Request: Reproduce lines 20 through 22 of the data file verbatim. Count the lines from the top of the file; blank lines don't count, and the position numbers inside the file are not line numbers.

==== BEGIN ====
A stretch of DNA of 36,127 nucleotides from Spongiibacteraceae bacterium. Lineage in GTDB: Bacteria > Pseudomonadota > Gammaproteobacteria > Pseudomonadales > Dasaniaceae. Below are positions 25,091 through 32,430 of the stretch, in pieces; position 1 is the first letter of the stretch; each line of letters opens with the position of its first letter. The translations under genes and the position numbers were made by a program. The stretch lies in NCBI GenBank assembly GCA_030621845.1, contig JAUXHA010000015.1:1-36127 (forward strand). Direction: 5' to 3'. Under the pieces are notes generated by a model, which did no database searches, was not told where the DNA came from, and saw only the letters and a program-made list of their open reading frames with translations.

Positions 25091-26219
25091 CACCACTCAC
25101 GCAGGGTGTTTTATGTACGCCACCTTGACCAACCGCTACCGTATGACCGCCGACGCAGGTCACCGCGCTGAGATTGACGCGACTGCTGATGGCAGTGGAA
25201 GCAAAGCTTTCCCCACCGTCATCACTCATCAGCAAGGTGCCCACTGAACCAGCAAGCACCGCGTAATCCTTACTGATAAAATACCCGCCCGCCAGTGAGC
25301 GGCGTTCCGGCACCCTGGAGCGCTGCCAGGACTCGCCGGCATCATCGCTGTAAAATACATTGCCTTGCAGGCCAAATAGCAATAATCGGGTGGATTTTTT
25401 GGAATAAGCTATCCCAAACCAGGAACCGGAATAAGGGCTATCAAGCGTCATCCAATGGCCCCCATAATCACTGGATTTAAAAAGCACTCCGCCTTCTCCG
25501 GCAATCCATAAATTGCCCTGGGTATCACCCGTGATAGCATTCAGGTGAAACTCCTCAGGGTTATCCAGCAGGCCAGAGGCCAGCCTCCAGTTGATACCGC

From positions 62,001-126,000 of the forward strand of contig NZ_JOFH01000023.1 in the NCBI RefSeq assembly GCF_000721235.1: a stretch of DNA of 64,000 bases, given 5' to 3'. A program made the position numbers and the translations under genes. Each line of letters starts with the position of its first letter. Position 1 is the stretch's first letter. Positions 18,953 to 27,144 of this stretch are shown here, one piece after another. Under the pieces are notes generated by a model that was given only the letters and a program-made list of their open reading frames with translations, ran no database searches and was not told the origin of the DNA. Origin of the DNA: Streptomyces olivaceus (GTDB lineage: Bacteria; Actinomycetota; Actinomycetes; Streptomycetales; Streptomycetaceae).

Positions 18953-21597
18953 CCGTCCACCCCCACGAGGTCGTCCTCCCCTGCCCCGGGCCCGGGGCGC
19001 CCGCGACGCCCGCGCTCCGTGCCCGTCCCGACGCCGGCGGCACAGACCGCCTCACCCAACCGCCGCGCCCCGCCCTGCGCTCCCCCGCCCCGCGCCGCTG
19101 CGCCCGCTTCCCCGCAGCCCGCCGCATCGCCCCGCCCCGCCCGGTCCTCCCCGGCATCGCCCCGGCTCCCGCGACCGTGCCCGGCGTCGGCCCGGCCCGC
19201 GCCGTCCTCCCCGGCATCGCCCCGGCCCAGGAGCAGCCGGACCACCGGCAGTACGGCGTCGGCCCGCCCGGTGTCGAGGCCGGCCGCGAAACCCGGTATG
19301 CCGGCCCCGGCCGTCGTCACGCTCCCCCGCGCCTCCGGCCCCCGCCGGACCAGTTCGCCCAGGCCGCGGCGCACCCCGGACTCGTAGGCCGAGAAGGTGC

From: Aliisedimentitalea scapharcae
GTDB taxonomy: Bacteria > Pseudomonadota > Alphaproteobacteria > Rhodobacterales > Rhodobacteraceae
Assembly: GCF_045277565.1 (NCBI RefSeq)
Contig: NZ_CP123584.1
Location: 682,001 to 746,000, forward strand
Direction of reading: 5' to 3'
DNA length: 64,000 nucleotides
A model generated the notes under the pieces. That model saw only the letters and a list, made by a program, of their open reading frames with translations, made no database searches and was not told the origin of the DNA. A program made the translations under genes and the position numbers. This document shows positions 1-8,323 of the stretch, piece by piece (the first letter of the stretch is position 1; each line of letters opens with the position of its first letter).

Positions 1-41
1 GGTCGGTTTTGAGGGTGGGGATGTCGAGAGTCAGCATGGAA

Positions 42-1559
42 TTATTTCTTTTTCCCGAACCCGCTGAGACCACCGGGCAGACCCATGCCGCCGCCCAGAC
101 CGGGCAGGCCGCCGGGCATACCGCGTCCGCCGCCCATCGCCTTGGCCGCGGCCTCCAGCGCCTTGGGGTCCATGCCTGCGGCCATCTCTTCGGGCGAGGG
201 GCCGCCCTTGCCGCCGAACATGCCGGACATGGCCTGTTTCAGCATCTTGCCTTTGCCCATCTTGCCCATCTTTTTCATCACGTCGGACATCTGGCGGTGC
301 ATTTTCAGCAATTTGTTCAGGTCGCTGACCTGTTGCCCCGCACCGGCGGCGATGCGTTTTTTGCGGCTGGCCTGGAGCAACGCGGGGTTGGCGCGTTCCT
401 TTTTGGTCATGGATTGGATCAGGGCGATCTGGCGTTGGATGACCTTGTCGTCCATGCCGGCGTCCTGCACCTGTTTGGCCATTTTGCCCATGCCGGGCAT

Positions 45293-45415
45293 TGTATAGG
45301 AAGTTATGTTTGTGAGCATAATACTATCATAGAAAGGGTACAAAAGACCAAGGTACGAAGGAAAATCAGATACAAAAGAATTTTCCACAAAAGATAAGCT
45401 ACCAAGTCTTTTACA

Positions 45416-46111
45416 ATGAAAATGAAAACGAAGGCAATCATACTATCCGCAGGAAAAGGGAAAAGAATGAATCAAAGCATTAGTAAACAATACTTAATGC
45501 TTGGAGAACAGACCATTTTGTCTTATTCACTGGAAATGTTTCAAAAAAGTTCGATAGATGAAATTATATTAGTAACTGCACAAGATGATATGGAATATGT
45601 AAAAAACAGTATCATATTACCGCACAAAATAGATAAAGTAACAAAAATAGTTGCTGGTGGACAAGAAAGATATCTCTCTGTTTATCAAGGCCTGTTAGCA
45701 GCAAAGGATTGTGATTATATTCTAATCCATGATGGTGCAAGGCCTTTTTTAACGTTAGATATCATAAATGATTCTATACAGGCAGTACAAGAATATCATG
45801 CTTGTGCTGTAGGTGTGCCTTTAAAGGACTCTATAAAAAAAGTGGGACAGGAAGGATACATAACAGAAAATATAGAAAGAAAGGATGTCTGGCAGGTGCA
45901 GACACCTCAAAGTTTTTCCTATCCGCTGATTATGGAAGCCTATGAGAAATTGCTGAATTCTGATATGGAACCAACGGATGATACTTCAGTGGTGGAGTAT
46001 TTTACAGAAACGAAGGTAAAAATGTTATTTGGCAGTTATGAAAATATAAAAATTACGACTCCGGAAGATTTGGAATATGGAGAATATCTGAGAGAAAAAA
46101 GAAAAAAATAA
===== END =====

Location: 682,001 to 746,000, forward strand
Direction of reading: 5' to 3'
DNA length: 64,000 nucleotides